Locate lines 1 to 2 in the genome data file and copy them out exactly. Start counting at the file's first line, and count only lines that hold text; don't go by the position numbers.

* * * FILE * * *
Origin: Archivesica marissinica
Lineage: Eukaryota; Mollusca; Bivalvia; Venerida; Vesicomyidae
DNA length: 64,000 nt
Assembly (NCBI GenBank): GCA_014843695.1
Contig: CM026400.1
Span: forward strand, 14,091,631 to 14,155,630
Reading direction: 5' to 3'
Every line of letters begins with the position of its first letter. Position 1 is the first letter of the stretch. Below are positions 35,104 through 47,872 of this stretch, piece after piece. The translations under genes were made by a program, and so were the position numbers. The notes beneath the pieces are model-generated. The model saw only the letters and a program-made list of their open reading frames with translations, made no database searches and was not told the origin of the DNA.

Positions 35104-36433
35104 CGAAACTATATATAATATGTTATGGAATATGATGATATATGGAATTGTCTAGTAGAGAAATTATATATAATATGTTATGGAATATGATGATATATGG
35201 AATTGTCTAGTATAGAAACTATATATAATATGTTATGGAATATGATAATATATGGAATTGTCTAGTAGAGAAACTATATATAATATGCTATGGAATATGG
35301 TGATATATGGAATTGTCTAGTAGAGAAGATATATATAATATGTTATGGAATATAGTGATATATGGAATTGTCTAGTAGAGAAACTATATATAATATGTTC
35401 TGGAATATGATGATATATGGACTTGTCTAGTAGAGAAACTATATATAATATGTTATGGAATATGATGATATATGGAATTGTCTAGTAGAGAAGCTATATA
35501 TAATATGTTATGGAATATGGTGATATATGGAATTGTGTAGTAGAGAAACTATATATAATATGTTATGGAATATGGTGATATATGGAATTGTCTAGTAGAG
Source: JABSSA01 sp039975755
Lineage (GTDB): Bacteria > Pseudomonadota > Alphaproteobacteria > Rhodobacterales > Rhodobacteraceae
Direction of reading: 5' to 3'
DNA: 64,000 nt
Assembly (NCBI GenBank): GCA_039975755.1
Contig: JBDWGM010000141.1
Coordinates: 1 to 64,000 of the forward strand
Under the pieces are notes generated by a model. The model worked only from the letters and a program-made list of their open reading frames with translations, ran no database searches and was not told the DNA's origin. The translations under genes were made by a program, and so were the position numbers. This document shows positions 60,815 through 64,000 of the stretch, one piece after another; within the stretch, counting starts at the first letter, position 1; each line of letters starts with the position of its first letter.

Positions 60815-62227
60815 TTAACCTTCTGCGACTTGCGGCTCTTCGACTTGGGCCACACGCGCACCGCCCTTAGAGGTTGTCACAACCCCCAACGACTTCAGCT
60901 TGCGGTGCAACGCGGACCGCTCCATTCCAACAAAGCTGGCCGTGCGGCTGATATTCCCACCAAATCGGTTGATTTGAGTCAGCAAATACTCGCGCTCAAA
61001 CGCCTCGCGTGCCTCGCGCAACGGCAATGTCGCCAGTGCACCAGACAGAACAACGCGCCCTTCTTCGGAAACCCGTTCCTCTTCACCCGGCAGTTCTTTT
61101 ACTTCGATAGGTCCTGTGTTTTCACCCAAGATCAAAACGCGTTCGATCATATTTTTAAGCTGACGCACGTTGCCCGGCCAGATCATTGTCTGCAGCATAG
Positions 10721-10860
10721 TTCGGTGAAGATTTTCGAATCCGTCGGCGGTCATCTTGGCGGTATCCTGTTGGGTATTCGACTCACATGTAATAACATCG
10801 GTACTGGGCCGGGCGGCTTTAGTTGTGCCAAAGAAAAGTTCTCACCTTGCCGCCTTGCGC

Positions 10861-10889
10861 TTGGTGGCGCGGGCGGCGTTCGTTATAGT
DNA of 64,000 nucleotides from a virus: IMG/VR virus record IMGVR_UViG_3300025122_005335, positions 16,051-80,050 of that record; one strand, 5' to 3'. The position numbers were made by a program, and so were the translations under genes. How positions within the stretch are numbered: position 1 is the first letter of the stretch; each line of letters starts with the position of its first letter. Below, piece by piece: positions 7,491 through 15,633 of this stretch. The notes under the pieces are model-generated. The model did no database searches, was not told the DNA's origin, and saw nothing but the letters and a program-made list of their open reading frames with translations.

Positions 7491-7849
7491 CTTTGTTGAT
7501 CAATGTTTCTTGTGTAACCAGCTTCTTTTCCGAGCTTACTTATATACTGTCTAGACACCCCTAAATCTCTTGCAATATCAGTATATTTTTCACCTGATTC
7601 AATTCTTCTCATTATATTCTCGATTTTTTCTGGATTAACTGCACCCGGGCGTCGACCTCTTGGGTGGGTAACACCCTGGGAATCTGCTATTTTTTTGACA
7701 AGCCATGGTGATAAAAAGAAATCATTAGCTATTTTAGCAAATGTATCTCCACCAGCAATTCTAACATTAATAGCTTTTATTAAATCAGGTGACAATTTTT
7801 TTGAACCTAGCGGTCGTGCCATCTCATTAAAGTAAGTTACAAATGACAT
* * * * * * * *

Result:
Origin: Archivesica marissinica
Lineage: Eukaryota; Mollusca; Bivalvia; Venerida; Vesicomyidae